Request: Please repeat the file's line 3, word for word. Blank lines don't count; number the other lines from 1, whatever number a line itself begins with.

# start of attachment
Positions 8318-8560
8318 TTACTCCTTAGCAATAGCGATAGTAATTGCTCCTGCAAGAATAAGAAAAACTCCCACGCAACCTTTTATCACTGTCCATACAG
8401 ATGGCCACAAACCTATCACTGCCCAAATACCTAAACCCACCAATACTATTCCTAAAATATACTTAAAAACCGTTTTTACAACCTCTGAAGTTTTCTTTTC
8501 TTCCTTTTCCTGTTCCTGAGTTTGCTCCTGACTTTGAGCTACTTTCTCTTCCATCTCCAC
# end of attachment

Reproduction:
8401 ATGGCCACAAACCTATCACTGCCCAAATACCTAAACCCACCAATACTATTCCTAAAATATACTTAAAAACCGTTTTTACAACCTCTGAAGTTTTCTTTTC